Dingwall Road Loop

Date petition submitted: 
04 November 2015
Petition presented by: 
Caroline Pidgeon AM,
Petition presented at: 
London Assembly Plenary

Summary of petition

‘To get planning permission for a new Whitgift Centre, Westfield are paying Croydon £15 million. TfL want to spend it (+£9 million) on a ’Dingwall Road loop” – which would stop trams short of most shops. Our trams are crowded. Spend the money instead on more trams. Our trams are crowded. Spend the money instead on more trams. We the undersigned want the £24 million cost of the proposed “Dingwall Road loop” spent instead on more trams and longer trams (and longer platforms to cope). “

Response information

Response title: 
Mayor's Response
Name of person responding: 
Boris Johnson, Mayor of London
Response date: 
02 December 2015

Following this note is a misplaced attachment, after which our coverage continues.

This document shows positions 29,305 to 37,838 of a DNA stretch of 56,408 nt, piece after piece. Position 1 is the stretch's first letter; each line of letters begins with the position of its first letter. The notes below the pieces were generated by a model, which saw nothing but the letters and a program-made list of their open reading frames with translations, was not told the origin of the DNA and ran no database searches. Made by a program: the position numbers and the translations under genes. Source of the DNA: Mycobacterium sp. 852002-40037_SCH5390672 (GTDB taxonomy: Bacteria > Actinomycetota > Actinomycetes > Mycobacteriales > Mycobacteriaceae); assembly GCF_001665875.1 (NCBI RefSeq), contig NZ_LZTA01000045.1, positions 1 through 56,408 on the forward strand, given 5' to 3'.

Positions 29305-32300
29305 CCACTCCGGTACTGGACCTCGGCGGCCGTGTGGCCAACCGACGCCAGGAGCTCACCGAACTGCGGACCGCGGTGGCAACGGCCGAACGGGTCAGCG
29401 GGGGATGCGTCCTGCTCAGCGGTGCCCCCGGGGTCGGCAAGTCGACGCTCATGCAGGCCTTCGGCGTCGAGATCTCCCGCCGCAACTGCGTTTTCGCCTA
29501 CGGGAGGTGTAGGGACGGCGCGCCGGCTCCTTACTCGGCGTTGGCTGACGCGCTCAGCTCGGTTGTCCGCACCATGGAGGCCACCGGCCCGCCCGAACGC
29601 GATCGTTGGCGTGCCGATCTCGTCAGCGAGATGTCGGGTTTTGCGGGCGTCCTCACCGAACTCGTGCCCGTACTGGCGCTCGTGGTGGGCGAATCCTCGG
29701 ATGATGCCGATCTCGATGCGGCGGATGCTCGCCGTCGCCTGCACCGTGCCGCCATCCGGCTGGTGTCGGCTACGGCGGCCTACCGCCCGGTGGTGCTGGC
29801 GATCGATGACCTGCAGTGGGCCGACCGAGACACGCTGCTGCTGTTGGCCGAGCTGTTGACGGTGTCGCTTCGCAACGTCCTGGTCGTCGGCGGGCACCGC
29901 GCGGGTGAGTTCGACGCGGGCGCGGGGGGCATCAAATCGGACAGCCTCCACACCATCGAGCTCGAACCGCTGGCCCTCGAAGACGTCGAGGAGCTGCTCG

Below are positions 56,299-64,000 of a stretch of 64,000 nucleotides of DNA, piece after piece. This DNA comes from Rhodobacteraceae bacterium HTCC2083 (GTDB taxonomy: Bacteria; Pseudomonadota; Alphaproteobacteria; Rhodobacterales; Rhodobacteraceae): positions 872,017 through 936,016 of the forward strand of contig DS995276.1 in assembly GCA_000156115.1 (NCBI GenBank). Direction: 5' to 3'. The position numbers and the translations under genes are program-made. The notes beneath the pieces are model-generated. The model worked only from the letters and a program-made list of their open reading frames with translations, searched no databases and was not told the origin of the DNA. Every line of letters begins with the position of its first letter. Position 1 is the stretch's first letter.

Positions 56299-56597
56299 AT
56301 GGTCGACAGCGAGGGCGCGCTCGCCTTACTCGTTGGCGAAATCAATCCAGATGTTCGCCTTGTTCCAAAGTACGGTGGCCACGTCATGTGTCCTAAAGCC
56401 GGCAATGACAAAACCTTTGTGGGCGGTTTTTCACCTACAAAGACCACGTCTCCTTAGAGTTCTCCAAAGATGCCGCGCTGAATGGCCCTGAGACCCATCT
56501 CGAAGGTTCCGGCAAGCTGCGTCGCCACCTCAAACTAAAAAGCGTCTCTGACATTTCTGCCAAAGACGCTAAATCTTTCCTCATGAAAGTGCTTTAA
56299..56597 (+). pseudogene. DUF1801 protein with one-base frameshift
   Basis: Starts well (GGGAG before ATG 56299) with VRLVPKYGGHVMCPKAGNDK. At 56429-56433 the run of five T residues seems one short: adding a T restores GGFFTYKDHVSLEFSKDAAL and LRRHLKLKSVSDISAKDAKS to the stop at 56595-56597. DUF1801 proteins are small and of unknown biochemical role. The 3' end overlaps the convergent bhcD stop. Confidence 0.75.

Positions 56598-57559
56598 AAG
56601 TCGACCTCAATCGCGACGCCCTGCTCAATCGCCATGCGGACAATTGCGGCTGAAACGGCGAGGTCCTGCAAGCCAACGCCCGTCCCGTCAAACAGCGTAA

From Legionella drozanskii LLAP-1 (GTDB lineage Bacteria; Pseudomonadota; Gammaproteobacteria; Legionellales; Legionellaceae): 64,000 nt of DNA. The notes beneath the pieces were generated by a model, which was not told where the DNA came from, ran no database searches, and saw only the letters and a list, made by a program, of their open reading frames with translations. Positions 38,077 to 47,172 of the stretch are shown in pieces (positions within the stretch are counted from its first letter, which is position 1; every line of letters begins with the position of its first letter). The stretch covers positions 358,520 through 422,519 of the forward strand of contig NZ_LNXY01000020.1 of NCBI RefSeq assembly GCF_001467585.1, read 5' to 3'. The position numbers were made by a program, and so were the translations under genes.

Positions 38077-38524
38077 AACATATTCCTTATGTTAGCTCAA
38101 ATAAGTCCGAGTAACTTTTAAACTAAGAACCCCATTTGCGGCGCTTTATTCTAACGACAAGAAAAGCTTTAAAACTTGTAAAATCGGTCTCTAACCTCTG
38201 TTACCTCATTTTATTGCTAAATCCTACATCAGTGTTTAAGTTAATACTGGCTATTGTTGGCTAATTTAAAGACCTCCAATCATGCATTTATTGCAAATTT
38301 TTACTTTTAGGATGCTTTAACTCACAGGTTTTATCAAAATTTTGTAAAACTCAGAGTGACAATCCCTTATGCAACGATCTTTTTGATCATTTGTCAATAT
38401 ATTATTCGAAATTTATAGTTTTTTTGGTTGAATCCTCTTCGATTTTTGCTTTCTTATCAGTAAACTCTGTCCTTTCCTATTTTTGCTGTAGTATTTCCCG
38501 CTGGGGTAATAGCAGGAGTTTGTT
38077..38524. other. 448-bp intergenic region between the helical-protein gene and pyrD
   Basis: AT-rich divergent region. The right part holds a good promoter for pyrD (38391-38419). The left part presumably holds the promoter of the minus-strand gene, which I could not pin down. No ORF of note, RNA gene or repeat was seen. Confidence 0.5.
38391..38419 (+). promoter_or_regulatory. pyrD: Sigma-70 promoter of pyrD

"Thank you for your letter of 6 November enclosing the petition presented by Caroline Pidgeon MBE AM. The tram system has revolutionised travel in South London. The current network has some constraints that need to be resolved to allow sustainable expansion to meet demand. Ridership has more than doubled since 2000 and is expected nearly to double again by 2030. However, current capacity bottlenecks at various places on the network prevent Transport for London (TfL) from running more trams. An example of this is on the line to Wimbledon, where the recent opening of the second platform and double tracking will increase the service by SO per cent from early next year. To run more trams and accommodate new developments in the area, such as at the Whitgift Centre, Tfl set out proposed improvements to both the network infrastructure and the tram fleet in its Trams 2030 investment strategy, published last year. Following on from the Wimbledon works, the Dingwall Road Loop is a fundamental part of the strategy. It will provide capability to serve central Croydon with additional tram services to and from the eastern branches of the network, opening up the highly-constrained town centre. Trams using the Dingwall Road Loop would stop at Lansdowne Road, approximately a 150-metre walk to the proposed Westfield development. In addition, TfL is proposing to expand the existing Wellesley Road stop, directly across from the development. Trams from the west will continue to serve the town centre as they do now, including shopping and transport links at Centrale, West Croydon, Wellesley Road and East Croydon. From the eastern branches, there will still be 'through' services to West Croydon. The completion of projects in the strategy would allow for the gradual increase of trams on the network, including the potential for longer trams. Running more trams prior to unblocking bottlenecks would mean either turning more trams around on the periphery of where people want to get to in Croydon or running more trams on the existing Croydon town centre route, which is already congested, undermining service performance for customers. Indeed, with the introduction of the higher frequency on the Wimbledon route, the existing town centre loop will be at its capacity. Longer trams are included as an aspiration towards the end of the period covered by the strategy. As the network was designed for 30-metre trams, there are a number of significant engineering challenges, particularly in Croydon town centre, where much of the street running is constrained. Operating longer trams would require substantial re-engineering of existing tracks and stops at many locations as well as power supply upgrades and addition stabling. There would also be an impact on other road traffic as the trams would take longer to clear junctions and some pedestrian crossings would need to be altered so that they were not blocked by trams. The capital investment to change the infrastructure for longer trams is likely to cost around £150m. This does not include the increased operational costs and the purchase of the longer trams themselves, which Tfl estimates would add around £1OOm, depending on the size of the fleet. However, further feasibility work is underway, which will provide firmer cost estimates. As a result, although longer trams are not ruled out, Tfl believes they are only appropriate when other options for increasing capacity have been exhausted."